As Biden alluded to, lawmakers have been urging House and Senate leaders to fully fund a law meant to address the semiconductor chip shortage. They want Congress to fully fund the $52 billion CHIPS for America Act, allowing for stateside investment in semiconductor factories.
Not only has the chip shortage disrupted the U.S. economy, it is also creating a vulnerability in the country's defense system, since eight of every 10 chips are produced in Asia, lawmakers say.
Intel executives made clear Friday that the size of its Ohio complex will depend on passage of the federal subsidies sought by the Biden administration and Ohio lawmakers.
"The scope and pace of Intel's expansion in Ohio," said a statement from Keyvan Esfarjani, Intel's senior vice president of manufacturing, "will depend heavily on funding from the CHIPS Act."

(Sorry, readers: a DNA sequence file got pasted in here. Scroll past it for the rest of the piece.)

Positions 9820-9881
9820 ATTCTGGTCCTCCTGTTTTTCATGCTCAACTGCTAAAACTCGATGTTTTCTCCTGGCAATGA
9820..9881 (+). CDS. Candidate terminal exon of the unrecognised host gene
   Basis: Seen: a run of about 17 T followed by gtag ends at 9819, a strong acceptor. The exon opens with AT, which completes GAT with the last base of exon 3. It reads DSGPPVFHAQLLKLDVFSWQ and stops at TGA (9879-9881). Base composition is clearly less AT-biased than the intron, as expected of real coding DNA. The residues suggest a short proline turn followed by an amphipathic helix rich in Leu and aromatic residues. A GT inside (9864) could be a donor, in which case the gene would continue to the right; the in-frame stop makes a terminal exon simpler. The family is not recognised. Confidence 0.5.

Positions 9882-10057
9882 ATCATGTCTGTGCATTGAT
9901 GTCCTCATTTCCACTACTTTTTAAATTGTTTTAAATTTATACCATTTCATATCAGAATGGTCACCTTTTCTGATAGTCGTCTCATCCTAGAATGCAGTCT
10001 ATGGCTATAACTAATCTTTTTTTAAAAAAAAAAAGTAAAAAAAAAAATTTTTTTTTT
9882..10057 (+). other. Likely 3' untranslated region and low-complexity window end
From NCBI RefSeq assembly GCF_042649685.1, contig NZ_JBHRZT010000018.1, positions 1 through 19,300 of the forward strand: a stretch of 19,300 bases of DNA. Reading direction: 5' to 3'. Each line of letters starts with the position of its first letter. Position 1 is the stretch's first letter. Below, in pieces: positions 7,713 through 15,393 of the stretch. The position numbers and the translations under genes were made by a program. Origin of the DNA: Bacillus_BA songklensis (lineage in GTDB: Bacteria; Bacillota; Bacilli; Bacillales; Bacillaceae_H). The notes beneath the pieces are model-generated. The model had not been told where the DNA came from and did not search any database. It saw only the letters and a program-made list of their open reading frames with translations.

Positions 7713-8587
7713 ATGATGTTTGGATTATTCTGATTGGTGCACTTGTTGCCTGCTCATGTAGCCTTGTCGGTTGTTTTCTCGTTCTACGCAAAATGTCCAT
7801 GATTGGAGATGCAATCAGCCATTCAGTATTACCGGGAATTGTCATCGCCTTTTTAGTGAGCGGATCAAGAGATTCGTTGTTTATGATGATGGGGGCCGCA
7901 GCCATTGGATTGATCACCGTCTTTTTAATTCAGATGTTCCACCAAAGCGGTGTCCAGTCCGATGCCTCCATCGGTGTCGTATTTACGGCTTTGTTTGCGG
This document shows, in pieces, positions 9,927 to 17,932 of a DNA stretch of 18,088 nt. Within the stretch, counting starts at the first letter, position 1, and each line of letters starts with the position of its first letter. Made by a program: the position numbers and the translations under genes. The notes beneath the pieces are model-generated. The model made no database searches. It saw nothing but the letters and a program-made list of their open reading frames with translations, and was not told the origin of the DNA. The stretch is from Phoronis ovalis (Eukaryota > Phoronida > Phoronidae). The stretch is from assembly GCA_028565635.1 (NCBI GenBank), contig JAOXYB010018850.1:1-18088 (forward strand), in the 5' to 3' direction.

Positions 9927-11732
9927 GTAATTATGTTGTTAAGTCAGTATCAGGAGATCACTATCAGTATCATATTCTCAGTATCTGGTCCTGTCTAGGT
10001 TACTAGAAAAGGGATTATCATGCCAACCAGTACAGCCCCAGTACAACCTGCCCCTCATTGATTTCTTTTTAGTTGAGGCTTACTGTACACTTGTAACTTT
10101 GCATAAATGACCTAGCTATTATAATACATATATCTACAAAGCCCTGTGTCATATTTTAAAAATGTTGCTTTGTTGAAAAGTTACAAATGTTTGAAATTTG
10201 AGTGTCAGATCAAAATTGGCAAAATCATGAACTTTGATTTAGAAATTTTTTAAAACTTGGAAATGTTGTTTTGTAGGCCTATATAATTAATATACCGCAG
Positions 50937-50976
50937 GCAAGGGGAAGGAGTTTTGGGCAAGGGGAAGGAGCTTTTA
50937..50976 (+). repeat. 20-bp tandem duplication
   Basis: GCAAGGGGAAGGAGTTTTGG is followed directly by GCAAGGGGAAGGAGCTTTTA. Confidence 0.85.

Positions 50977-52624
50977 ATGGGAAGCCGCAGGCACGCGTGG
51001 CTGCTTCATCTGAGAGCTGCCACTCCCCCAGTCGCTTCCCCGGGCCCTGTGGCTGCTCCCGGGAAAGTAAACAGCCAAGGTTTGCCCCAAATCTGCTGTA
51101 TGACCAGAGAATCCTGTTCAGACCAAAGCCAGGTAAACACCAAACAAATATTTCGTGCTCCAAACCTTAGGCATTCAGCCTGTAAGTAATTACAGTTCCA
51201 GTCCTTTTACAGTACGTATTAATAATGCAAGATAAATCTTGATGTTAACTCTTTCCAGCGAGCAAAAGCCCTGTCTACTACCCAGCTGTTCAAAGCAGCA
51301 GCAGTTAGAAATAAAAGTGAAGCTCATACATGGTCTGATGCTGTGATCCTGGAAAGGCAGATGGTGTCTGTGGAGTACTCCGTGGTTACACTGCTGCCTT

The Intel project is the largest single private-sector investment in Ohio's history, on par with an agreement in 1977 that brought Honda to central Ohio, where it now employs more than 14,000 people.
"Intel's new facilities will be transformative for our state, creating thousands of good-paying jobs in Ohio manufacturing strategically vital semiconductors," Ohio Gov. Mike DeWine said in a statement.
Ohio beat out 40 other states for the project, DeWine said. State leaders pledged to work with the company to provide skilled workers who will need anywhere from a two-year community college education to advanced degrees.
Intel, based in Santa Clara, California, announced plans last year to spend $20 billion for two new factories in Arizona. It's also pitching for European subsidies to build a big plant somewhere within the European Union and last month said it will invest $7.1 billion to expand its decades-old manufacturing operation in Malaysia, home to roughly 10% of the company's global workforce.
Intel also has plants in Ireland, Israel, Vietnam and China.
Intel is the No. 2 semiconductor manufacturer globally, with $73.1 billion in revenue last year, behind South Korean world leader Samsung Electronics with $76 billon, according to market analysis from Gartner Inc.
Central Ohio, long known for a largely white-collar workforce in banking and insurance, has added high-tech jobs in recent years, with Amazon, Facebook, and Google all building data centers in the region.